Britain’s National Institute for Health and Care Excellence (NICE) recommends two new tests for women between the 20th and 35th week of pregnancy in order to rule out pre-eclampsia.
Pre-eclampsia is a complication of pregnancy that typically first manifests as high blood pressure. Left untreated, it can result in serious complications, such as organ damage or diminished blood flow to the placenta, and may require pre-term delivery to avoid death of both mother and baby. NICE reports that pre-eclampsia is the second leading cause of direct maternal deaths in the UK.
Currently, women suspected to have pre-eclampsia must be hospitalized for a period of 24 to 36 hours so a diagnosis can be made. However, with the use of two new blood tests, doctors may be able to rule out pre-eclampsia more quickly and easily in many cases, thus avoiding some unnecessary hospitalizations.
The two new tests, Triage PlGF and Elecsys immunoassay sFlt-1/PlGF ratio, work by measuring levels of placental growth factor (PlGF) in the blood. PlGF is a protein that supports the development of new blood vessels in the placenta. Normally, PlGF levels will rise during pregnancy and peak at approximately 26 to 30 weeks. PlGF levels that do not rise during pregnancy can be a sign of pre-eclampsia. Thus, both tests will assist in identifying pregnancies with normal PIGF, where pre-eclampsia is not a concern.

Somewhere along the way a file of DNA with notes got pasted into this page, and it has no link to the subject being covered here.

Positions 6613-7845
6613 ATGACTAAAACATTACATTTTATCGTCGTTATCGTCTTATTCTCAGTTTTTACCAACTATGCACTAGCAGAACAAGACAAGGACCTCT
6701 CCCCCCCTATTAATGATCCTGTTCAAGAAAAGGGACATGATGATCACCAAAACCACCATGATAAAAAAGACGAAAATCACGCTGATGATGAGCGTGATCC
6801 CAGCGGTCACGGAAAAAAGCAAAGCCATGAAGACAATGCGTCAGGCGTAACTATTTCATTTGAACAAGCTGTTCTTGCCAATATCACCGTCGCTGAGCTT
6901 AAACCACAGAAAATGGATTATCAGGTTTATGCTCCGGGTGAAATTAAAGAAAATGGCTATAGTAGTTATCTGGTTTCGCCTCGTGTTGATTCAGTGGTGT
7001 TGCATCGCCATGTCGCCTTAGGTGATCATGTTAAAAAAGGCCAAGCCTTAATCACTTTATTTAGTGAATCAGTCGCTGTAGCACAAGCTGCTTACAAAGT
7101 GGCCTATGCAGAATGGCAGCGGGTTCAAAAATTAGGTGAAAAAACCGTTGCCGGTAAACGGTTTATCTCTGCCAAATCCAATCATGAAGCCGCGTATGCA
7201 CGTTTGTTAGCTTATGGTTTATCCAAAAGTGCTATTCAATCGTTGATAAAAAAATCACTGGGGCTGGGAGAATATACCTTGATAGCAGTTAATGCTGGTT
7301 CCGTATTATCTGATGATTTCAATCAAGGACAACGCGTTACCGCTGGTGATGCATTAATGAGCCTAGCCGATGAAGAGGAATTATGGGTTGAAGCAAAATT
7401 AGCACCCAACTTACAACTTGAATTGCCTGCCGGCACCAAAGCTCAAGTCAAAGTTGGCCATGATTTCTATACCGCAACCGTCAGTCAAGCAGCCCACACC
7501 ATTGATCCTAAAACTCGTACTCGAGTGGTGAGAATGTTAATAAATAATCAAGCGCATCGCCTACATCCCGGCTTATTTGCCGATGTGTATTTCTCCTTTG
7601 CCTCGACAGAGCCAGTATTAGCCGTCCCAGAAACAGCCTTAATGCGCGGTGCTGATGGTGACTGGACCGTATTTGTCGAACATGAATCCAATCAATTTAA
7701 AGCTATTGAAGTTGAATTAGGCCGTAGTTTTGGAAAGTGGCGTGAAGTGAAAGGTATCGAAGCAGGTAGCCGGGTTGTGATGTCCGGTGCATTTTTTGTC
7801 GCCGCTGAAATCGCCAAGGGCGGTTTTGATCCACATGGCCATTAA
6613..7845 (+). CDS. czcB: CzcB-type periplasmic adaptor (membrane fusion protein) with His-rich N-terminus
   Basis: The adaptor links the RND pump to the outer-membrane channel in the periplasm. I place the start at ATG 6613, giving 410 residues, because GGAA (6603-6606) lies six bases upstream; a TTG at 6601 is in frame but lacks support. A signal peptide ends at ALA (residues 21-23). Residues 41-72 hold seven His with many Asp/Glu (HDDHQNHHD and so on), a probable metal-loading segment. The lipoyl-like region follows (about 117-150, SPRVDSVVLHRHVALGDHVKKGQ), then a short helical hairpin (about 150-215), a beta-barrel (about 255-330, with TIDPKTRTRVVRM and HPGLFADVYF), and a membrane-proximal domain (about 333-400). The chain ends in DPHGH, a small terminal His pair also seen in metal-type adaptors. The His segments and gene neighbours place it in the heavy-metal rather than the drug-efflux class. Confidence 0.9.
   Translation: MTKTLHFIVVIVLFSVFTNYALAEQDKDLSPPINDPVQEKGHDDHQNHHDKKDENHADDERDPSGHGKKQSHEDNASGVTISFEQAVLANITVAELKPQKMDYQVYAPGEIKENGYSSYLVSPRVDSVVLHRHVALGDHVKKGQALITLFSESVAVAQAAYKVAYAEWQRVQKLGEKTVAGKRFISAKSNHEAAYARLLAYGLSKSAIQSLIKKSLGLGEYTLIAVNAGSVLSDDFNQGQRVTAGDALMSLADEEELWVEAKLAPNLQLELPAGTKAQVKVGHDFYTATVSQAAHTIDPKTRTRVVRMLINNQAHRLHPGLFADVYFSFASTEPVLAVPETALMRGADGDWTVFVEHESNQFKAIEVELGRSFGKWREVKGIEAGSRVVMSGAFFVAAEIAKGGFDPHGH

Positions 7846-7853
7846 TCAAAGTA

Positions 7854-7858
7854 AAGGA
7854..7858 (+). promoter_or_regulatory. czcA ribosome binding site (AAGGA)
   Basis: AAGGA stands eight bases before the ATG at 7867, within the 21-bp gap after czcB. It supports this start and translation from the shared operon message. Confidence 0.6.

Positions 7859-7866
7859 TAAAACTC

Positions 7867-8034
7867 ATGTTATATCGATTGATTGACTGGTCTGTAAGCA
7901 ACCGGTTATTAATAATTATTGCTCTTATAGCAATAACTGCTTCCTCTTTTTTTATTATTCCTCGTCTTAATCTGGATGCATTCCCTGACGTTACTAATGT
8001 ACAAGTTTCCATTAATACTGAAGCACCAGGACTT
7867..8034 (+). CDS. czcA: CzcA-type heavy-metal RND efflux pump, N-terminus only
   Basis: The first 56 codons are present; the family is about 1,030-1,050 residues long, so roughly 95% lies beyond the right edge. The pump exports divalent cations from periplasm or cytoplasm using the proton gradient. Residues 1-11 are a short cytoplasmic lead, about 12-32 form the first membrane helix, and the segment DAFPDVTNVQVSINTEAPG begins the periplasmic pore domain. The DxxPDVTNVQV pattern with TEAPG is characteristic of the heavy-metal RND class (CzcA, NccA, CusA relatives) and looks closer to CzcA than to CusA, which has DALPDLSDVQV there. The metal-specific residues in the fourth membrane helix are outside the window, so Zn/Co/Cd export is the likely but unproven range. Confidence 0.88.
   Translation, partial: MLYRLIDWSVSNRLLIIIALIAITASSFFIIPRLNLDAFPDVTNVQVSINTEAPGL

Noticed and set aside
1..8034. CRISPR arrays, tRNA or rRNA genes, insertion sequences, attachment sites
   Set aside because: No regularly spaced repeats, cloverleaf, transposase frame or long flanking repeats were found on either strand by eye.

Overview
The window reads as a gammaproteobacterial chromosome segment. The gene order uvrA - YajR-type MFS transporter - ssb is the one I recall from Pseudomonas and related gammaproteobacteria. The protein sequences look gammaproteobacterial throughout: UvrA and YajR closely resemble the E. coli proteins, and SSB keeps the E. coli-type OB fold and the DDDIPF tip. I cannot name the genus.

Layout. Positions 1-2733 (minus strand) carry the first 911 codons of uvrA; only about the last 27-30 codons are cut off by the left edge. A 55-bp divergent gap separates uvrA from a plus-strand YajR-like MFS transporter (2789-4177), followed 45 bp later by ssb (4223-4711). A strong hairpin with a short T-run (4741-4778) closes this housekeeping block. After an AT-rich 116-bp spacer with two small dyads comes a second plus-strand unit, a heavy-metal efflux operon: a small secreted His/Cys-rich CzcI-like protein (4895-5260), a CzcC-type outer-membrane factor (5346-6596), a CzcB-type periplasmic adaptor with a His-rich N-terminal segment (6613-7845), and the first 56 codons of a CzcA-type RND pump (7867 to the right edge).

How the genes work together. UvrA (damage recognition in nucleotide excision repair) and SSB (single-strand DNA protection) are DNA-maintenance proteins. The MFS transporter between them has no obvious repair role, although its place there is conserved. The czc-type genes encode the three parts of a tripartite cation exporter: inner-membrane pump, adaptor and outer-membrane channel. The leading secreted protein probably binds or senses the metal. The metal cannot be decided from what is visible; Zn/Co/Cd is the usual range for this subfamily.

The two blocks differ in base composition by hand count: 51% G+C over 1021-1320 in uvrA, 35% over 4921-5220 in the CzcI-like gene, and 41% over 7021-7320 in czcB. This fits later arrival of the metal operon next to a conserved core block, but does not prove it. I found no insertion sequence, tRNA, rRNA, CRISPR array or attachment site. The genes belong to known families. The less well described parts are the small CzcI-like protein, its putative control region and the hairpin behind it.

As a second feature, the Elecsys immunoassay sFlt-1/PlGF ratio test also measures levels of a protein called soluble FMS-like tyrosine kinase-1 (sFlt-1). This protein disables other proteins associated with vessel formation, including PIGF. Women who develop pre-eclampsia have elevated levels of sFlt-1. Thus, where sFlt-1 is normal, pre-eclampsia can again be ruled out.
NICE emphasizes that, at present, the two tests can be used to help rule out pre-eclampsia, but are not sufficiently reliable to positively diagnose that pre-eclampsia is present. The tests are therefore meant to be used in combination with existing practice and guidelines for diagnosing pre-eclampsia.
NICE recommends that the blood tests be administered to pregnant women with high blood pressure newly developing after the 20th week of pregnancy. If the results show high levels of PIGF, pre-eclampsia can be ruled out, and hospitalization is not required. However, women who have low PIGF readings will need to be admitted to hospital for further evaluation to either confirm or rule out a diagnosis of pre-eclampsia.
Written By: Linda Jensen